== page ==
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How To Pay Volunteers When You Have No Money

The latest findings regarding volunteerism numbers in Singapore were compiled and released by the National Volunteer & Philanthropy Centre (NVPC) last year. Drawing from the survey, it is remarkable that volunteerism rose from 16.9 percent in 2008 to 23.3 percent in 2010. Furthermore, total volunteer hours doubled from 45 million hours to 89 million hours.

This was the first time since this survey was initiated in 2000 that our volunteerism rate crossed the 20 percent mark. Now, one out of five Singaporeans is an active volunteer. This is indeed good news for all, so if you started your volunteering journey in the past year, thank you – and give yourself a big pat on the back.

It seems that with economic progress came an increase in volunteerism and philanthropic acts as well. Perhaps we Singaporeans are not so practical and materialistic after all. However, although volunteer organisations may find recruitment easier with greater volunteer numbers, more effort is still needed from volunteer leaders to retain volunteers.

How to pay volunteers when you don’t have any money

Generally speaking, volunteerism is a social phenomenon that involves people from all walks of life. People rally together to offer their service, effort and time for a cause. Volunteering is largely an altruistic activity where volunteers do not receive any form of monetary reward. It is commendable for someone to serve as a volunteer and it is even more encouraging for someone to lead and guide new volunteers as they learn the ropes.

Volunteer work can be a balancing act. Very often, non-profit organisations face uncertain volunteer numbers and this leads to manpower shortages for the most important of events and activities. Managing volunteer teams is a frequent challenge as leaders constantly seek to reduce the attrition rate.

So how can we, as volunteer leaders, retain as many volunteers as possible?

The first answer to this question is to understand the deep reasons why someone joins your organisation as a volunteer. By gaining an awareness of people’s ‘motives’, volunteer leaders are then able to match them with specific jobs or projects that best meet their intangible needs. Volunteers are not paid a salary, but by meeting their subtle intentions, we are, in effect, ‘remunerating’ them.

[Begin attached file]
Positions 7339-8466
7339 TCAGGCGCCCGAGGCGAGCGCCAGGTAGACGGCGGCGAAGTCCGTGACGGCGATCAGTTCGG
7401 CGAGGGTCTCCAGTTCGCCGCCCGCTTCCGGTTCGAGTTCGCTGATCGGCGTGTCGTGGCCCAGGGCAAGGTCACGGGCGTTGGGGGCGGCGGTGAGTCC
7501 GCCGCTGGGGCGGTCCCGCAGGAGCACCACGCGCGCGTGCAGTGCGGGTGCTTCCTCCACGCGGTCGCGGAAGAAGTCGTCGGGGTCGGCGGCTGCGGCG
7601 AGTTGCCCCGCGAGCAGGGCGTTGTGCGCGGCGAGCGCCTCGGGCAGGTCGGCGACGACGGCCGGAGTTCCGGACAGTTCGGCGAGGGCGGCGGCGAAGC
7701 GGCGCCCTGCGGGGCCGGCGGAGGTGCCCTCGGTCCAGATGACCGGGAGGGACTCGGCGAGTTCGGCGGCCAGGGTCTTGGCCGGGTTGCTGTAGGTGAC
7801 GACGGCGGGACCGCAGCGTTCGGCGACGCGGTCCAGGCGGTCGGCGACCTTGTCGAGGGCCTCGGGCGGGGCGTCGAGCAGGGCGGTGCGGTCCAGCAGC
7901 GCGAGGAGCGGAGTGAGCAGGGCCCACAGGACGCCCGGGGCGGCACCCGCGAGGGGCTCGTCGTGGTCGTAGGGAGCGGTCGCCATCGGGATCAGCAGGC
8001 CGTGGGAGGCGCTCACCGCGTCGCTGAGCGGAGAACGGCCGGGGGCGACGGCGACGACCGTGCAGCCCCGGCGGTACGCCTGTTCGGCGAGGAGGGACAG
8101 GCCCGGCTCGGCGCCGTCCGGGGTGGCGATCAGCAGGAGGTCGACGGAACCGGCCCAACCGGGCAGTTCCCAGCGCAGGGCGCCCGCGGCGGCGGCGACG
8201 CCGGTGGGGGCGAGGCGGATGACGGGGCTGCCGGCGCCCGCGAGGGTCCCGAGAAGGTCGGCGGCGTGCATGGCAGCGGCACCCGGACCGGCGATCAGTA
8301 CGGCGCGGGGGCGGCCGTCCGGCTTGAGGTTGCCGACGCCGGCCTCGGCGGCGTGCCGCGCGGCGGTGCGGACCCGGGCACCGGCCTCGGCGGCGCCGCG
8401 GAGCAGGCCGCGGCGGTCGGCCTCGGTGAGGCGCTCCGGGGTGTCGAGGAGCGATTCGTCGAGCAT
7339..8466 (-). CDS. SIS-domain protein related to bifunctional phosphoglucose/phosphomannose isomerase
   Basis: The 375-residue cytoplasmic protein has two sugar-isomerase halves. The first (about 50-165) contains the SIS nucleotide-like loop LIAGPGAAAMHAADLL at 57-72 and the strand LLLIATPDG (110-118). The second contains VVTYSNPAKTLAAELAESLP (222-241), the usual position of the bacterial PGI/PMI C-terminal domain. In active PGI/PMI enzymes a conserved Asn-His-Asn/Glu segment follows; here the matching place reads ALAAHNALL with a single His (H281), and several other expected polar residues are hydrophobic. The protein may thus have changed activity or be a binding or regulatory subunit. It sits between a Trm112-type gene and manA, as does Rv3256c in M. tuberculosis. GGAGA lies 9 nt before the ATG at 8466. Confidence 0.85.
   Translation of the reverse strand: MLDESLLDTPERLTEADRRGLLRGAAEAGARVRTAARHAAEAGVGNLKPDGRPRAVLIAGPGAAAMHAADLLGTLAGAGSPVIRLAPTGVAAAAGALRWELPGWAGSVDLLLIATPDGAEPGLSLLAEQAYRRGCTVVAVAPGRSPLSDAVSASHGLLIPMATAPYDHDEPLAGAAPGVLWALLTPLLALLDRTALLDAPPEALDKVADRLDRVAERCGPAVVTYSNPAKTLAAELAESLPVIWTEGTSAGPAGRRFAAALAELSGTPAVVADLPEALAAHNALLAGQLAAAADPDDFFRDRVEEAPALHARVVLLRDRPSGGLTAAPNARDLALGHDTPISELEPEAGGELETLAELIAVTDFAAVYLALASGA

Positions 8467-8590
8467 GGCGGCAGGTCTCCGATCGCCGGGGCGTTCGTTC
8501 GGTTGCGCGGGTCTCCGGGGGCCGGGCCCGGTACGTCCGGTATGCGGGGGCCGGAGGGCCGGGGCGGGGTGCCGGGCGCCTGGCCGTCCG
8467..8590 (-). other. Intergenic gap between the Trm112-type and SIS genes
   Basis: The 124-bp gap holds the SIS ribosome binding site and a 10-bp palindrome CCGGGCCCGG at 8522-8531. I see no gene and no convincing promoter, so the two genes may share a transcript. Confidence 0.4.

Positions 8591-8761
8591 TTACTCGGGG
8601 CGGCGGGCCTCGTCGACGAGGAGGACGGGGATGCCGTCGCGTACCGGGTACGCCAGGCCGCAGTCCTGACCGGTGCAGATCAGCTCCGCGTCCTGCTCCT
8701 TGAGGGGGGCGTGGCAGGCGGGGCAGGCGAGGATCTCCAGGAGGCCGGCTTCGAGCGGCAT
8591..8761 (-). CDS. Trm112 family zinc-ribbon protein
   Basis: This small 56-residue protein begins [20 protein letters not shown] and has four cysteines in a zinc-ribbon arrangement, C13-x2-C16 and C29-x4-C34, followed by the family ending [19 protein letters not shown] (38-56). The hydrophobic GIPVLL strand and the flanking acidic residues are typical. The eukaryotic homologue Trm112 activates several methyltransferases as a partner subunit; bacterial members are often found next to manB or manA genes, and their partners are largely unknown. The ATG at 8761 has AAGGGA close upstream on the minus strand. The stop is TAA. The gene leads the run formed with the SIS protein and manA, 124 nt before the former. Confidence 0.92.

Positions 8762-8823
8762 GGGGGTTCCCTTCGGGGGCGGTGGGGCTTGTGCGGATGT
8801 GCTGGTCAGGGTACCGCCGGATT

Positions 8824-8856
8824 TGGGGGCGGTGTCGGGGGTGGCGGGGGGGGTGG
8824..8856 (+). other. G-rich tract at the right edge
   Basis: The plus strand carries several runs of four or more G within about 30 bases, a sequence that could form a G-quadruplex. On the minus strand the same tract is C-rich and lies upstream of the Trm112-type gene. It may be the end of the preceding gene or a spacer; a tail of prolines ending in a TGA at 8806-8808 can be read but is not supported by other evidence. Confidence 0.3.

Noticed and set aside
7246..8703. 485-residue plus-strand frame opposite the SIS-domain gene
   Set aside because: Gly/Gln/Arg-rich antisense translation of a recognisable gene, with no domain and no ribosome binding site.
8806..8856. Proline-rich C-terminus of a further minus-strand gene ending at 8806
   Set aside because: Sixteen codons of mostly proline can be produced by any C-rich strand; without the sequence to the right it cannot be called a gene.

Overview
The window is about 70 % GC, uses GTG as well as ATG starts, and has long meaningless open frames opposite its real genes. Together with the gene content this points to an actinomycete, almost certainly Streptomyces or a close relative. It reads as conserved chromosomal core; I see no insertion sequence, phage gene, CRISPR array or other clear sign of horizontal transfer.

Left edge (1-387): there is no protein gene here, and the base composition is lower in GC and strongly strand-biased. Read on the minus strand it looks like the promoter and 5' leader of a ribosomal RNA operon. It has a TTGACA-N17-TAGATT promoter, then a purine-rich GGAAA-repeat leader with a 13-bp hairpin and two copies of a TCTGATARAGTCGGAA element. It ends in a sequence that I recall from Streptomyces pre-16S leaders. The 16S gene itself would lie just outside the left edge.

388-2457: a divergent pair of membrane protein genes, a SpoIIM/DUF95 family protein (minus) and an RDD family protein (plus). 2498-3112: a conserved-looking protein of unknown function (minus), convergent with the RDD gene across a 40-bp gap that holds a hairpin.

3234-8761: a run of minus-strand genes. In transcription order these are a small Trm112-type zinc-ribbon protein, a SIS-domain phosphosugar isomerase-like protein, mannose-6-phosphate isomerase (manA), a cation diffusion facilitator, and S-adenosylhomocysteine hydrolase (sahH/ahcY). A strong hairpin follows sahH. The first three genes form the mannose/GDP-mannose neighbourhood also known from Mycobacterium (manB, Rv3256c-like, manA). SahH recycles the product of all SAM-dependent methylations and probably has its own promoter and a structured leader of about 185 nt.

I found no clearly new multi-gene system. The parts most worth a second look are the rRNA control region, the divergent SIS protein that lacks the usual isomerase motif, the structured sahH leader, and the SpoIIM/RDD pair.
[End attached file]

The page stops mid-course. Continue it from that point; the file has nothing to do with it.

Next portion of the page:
People volunteer for a variety of reasons. They may have a strong belief in your organisation’s cause, or they may simply want to pass the time. Sometimes if the volunteer is a student, they may simply be fulfilling Community Involvement Project (CIP) hours. A person may see their friends and family volunteering and therefore decide to join in. Or a person may volunteer in order to network and pass out their business cards.

This is by no means an exhaustive list but, by and large, these are the reasons behind volunteerism. Sometimes we must forgo our idealistic notions and reframe our perceptions of volunteers, because, ultimately, we need them more than they need us.

So, for example, upon reading an application, if you learn that a particular volunteer joined a charity drive due to peer influence, would you place him or her in a job that requires the person to be away from his or her friends? In the same vein, assigning someone a task that is a tad routine may not inspire him or her if they are passionate about a cause and prefer to contribute in more meaningful ways. Every volunteer is a unique individual. Truth be told, each volunteer requires a different form of “currency” in order to be intangibly rewarded. But how can we identify their needs?

Finding the right currency to pay your volunteers

First of all, a thorough interview with probing questions for every single new volunteer would be both inefficient and ineffective, because this takes up too much time and not everyone would be absolutely honest about their intentions. It is only through interaction with these volunteers that you can gain insight.

For instance, when I was training volunteer leaders for the Singapore Youth Olympics, there were times when trainees would present me with their business cards at the end of the session. Often the organisations they represented were insurance firms or real-estate agencies. We can guess their intention for volunteering. Watch for behaviour like this that can tell you a lot about your volunteers.

Finally, apart from understanding what makes our volunteers tick, we need to see ourselves as ambassadors for our volunteer organisations. The very actions that we display towards our volunteers can make them appreciate or loathe the whole organisation.

By creating a welcoming atmosphere for new volunteers, seeking their opinions and input in various decision-making processes, formally recognising their contributions or simply greeting them by name, it’s these seemingly little things that make a big difference in volunteer management and retention.

So let us embrace the influx of (hopefully) even more volunteers in 2012 and let us manage them well, so that in good times or bad, volunteerism will remain a staple in our local lifestyles.

Article by Andy Pan, the Director of Training at Right Impact and a core volunteer member of Project Happy Feet

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